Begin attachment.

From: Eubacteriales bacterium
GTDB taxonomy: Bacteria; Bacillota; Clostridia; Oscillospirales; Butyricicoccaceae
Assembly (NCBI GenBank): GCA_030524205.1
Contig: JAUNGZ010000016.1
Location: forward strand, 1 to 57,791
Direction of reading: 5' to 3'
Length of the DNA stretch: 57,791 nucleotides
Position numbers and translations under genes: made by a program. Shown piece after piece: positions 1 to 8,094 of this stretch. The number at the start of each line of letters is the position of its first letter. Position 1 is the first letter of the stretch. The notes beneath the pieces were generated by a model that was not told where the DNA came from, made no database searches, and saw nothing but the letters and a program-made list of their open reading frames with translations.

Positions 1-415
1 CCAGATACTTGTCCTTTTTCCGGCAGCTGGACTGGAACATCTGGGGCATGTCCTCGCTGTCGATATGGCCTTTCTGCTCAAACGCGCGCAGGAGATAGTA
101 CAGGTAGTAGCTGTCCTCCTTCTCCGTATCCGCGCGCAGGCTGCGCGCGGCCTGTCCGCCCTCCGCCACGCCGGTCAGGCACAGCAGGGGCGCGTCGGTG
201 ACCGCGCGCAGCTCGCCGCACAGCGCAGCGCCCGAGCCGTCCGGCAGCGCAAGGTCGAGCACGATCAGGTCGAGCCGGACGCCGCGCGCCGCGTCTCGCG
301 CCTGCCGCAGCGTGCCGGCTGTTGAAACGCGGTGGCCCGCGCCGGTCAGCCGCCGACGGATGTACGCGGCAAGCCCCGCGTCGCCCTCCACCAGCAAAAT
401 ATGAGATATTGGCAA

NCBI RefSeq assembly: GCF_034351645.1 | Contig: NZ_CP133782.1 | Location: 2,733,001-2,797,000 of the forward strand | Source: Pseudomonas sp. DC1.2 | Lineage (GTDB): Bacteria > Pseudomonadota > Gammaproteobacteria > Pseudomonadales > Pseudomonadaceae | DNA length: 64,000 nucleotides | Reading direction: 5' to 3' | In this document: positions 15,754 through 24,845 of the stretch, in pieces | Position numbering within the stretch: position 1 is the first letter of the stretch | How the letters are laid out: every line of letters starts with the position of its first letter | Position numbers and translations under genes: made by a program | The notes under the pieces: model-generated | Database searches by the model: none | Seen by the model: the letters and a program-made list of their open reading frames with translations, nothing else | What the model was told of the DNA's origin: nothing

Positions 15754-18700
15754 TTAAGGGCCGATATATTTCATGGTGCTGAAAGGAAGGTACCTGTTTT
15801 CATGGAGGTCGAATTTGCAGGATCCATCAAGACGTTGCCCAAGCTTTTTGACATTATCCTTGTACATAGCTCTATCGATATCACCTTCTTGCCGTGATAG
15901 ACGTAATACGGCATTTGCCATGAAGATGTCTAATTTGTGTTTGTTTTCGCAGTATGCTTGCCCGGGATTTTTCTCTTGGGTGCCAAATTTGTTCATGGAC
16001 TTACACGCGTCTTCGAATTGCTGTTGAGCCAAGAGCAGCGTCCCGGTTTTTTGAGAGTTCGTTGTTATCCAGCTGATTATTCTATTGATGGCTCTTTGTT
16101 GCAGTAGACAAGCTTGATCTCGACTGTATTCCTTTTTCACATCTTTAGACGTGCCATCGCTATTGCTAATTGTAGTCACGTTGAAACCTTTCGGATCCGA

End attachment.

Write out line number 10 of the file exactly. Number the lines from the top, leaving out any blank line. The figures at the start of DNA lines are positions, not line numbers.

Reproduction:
1 CCAGATACTTGTCCTTTTTCCGGCAGCTGGACTGGAACATCTGGGGCATGTCCTCGCTGTCGATATGGCCTTTCTGCTCAAACGCGCGCAGGAGATAGTA